A friend of mine asked me if he "could run a workout after yesterday's long run?" My answer was "yes," but it induced the broader topic of scheduling workouts during a multi-week training block.
At a macro level, it takes about two weeks after a workout for your body to gain incremental fitness. Therefore, your last hard workout in a training block should be two weeks before your goal race. During the interim two-week period, workouts should keep your legs sharp and poppy to help your body remember how to run at a quick pace. Use this fact as you design your annual training block.
When scheduling a given training week, muscle soreness becomes the limiting variable. In general, a workout creates muscle soreness two days later. I wager this rings true for you from experience. There are two ways to schedule workouts with this knowledge: First, you can space workouts with two days of easy running between. Alternatively, but less preferred, you can space workouts with one rest day between.
But life gets in the way of training plans all the time. What happens if work of family commitment prevents you from following the ideal workout spacing? Or if your training plan calls for three workouts and you start running out of days in the week?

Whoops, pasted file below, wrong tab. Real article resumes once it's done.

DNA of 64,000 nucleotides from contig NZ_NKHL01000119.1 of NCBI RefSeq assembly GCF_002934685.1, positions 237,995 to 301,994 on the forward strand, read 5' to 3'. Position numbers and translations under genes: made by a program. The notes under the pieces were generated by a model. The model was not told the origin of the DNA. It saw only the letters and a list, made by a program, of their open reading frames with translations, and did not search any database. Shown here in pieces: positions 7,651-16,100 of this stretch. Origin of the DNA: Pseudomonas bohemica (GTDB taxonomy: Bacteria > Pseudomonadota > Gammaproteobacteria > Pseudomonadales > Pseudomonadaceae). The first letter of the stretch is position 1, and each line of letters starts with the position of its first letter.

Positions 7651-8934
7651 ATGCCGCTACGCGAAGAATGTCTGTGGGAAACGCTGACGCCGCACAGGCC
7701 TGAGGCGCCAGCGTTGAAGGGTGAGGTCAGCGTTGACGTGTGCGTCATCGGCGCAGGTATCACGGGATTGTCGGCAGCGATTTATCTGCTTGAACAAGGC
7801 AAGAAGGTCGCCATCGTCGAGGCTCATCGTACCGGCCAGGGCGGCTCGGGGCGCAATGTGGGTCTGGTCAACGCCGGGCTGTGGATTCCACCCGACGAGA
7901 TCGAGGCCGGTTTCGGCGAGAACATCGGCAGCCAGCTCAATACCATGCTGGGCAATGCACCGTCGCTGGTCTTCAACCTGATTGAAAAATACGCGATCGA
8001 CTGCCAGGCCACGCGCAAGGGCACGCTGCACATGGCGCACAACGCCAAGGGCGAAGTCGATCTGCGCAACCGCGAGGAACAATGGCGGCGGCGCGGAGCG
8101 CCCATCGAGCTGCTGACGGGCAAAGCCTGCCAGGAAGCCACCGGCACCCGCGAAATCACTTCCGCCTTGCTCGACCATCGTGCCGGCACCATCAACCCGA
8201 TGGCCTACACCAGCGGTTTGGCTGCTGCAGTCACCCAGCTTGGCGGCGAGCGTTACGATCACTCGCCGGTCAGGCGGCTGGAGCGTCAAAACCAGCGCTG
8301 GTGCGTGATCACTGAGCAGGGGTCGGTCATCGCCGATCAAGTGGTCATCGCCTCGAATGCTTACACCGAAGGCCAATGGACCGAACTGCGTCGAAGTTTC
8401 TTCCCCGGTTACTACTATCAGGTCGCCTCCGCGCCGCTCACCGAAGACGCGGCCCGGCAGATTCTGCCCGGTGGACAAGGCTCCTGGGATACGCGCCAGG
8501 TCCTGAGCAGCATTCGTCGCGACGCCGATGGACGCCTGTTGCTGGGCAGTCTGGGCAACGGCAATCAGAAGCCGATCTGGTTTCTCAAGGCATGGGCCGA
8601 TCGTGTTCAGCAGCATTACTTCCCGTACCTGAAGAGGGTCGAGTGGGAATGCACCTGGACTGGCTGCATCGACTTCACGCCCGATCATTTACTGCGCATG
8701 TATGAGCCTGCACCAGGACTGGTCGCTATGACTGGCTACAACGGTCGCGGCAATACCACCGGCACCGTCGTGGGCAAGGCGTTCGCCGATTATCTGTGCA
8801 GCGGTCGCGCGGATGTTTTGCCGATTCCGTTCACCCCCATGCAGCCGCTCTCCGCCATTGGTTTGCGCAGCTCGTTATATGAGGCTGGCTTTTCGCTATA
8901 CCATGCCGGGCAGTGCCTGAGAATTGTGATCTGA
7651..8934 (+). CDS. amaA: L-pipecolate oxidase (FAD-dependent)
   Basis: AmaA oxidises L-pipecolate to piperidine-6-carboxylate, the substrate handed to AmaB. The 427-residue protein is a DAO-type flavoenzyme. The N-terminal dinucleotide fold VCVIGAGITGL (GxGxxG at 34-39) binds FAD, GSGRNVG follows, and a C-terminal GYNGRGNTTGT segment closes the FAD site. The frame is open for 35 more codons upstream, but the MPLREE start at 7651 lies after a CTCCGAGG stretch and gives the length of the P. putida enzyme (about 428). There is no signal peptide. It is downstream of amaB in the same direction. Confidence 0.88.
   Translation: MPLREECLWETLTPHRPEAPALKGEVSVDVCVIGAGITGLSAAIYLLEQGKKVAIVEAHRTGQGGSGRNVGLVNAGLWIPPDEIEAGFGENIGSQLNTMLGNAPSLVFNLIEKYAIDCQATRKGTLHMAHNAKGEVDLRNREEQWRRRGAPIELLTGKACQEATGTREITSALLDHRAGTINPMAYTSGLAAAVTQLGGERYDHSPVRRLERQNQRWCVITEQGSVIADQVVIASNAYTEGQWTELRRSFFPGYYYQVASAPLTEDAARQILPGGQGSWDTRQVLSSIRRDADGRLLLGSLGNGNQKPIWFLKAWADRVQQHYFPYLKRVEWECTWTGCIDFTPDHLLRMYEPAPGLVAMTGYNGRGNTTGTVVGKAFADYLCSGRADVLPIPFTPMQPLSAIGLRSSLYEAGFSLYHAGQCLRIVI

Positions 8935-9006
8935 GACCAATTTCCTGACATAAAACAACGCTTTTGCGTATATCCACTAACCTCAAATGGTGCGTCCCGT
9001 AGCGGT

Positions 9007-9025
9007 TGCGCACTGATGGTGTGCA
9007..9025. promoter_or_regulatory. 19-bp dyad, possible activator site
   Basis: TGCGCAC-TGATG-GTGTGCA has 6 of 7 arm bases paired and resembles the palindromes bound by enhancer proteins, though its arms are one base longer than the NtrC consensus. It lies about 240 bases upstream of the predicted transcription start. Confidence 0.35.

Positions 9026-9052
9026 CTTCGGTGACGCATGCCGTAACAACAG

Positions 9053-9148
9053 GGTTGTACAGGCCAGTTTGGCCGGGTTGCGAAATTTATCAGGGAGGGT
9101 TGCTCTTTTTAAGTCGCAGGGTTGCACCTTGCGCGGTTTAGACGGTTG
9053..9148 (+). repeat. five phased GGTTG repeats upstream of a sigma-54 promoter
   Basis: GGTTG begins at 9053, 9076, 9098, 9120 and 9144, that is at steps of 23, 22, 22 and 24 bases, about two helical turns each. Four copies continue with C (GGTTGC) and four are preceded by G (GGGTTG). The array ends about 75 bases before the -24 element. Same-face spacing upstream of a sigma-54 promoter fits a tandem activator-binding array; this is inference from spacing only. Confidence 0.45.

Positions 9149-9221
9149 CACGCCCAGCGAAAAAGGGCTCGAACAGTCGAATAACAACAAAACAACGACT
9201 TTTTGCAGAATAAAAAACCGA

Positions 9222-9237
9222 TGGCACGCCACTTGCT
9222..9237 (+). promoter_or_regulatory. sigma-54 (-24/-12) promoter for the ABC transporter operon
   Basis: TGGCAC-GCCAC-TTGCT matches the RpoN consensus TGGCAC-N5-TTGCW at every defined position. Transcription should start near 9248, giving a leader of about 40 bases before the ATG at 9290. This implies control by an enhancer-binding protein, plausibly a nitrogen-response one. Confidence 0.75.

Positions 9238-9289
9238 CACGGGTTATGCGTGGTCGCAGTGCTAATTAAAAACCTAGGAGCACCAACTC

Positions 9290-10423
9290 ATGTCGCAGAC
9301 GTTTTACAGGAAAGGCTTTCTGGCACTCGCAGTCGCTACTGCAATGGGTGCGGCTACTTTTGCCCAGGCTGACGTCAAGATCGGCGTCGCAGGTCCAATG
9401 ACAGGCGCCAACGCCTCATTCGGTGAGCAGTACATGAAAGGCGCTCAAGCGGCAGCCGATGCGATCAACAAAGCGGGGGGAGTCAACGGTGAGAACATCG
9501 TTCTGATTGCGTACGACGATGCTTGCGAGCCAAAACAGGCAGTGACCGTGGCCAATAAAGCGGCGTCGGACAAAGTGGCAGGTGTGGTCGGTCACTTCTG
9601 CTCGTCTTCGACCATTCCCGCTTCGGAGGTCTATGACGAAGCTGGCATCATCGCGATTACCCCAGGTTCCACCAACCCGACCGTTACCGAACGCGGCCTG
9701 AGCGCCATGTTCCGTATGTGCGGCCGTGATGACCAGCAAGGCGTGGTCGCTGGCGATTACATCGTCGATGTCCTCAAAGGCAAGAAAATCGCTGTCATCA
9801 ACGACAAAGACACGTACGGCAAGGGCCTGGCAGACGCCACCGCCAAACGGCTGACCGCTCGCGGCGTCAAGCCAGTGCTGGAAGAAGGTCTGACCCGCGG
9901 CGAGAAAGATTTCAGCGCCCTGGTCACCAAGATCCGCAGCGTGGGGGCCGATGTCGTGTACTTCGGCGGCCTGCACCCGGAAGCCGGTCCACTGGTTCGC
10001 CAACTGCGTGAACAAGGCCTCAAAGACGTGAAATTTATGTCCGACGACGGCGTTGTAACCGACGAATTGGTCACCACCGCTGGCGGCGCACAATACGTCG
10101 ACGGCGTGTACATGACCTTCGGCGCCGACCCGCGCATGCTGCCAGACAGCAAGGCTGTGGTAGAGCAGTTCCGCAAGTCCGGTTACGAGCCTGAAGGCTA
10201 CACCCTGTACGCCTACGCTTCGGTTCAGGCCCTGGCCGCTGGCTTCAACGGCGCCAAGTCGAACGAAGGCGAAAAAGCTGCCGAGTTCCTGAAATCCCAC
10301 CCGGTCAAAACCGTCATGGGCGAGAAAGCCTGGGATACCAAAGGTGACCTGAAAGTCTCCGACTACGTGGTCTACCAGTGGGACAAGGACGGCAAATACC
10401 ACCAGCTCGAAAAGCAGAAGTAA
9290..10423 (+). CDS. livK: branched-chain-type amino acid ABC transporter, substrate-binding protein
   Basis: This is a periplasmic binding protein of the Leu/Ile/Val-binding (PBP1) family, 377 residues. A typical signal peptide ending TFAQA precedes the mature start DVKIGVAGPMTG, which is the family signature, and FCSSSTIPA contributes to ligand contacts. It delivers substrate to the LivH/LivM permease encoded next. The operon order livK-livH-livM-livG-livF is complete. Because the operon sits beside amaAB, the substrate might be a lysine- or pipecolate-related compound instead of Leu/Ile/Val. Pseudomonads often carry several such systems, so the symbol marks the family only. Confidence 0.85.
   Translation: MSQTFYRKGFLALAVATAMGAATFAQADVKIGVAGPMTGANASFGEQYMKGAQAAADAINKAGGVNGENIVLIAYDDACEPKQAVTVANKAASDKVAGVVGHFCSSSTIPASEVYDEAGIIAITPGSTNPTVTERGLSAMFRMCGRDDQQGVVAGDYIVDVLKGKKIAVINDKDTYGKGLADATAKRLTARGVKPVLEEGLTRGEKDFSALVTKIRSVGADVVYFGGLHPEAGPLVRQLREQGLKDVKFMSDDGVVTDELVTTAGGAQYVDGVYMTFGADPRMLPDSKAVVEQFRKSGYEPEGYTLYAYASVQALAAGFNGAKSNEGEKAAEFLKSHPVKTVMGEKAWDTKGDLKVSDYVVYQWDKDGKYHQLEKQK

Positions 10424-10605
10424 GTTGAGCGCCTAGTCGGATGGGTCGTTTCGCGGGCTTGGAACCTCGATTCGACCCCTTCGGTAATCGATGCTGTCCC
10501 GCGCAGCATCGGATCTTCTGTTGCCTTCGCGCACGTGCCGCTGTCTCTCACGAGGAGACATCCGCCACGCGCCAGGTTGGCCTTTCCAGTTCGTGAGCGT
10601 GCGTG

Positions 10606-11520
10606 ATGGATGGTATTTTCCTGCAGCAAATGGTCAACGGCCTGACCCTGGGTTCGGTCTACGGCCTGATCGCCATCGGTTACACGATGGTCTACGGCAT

Running back-to-back workouts can make sense in these special circumstances. Muscle soreness will not have peaked the day after the first workout. Fatigue will be present, but learning to run on tired legs has physical and mental benefits for race-day. You shouldn't schedule sequential workouts every week, but the occasional duo can help your overall running and bail you out of scheduling conflicts.
Give it a shot and let us know what you think.